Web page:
Shawn’s back after a weekend at home. I feel so lame missing him, but I don’t know what I can do about it. I know so many people in long distance relationships – or just out of them – and it makes me feel doubly lame when I think about my friend Michelle crying at work because she misses her husband who is in Iraq and will be there for at least another nine months. I guess I’m just spoiled. He’ll be gone for a month or so for the academy in June, and I’ll have to learn to be less lame, I guess.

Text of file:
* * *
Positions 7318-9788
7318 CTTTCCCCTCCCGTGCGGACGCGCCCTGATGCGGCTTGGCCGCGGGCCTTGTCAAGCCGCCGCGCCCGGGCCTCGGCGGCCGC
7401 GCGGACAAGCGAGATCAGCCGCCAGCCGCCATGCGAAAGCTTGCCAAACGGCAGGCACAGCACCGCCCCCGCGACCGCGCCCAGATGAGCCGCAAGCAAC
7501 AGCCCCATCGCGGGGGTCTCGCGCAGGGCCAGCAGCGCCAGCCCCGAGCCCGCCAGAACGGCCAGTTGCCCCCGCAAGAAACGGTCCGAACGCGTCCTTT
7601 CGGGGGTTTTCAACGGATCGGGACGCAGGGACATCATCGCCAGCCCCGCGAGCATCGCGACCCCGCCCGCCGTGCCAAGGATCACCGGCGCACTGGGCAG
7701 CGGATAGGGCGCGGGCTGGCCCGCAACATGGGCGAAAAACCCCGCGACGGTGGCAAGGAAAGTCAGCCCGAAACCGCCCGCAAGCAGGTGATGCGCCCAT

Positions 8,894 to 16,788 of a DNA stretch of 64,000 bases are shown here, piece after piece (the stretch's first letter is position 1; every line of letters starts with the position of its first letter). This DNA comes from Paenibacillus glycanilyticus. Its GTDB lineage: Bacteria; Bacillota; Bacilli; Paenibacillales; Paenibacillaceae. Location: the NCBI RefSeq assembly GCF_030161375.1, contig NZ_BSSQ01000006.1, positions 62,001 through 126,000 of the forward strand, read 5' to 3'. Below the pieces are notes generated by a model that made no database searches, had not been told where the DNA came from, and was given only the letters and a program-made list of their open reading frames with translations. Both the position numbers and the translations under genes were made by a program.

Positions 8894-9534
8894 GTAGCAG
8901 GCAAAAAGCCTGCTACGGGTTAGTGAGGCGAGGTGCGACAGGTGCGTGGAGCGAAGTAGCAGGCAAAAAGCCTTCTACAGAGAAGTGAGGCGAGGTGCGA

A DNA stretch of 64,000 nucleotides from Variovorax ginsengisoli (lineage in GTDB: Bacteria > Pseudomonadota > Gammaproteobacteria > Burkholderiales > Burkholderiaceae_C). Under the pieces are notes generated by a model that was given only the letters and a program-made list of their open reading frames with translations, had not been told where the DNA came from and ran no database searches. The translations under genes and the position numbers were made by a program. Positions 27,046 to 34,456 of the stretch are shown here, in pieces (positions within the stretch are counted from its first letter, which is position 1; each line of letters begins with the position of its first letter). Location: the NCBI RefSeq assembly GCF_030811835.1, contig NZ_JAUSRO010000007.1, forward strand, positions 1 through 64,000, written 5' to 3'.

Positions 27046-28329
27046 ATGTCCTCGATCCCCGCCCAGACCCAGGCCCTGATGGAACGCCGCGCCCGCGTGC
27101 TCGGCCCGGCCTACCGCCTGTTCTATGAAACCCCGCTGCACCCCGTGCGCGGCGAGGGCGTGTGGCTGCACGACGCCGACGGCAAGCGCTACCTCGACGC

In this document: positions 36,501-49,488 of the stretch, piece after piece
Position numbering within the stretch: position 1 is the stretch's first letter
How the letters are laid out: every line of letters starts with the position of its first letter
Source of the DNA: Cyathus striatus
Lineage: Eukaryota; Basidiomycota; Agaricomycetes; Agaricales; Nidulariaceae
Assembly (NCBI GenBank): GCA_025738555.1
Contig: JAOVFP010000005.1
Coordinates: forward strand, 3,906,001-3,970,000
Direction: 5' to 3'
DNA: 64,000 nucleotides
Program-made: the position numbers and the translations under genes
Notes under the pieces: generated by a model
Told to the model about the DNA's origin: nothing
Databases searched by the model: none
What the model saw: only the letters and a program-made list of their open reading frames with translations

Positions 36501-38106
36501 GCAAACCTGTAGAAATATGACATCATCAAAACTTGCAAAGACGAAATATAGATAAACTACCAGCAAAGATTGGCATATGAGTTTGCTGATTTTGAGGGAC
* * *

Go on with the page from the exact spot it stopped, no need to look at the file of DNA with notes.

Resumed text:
Today was a decent day, all in all. I went to breakfast with Sarah and Hannah – soooooo tasty, though I was feeling a little wonky. Came home around noon and puttered around here most of the afternoon – did my laundry, cleaned my closet, put together some stuff for the Salvation Army, watched longingly as some boys grilled out in the park. I meant to play on the swings, but never got over there. I walked over to Shawn’s later, and he forced me to watch the god-awful Dreamcatcher, which was fascinating along the same lines as a train wreck. If I hadn’t fallen in love with the Dark Tower series, this movie might make me swear off Stephen King for life. Fortunately the evening was redeemed with reading, Law & Order, soup, and generally nice time spent with the boy. He brought me home an hour or so ago, and I’ve just been chilling (literally and figuratively) ever since. It should be a nice week – Ben Folds tomorrow, the seder dinner Wednesday, the Voice reading Thursday, then Friday off and Damien in Indy. Now, sleep.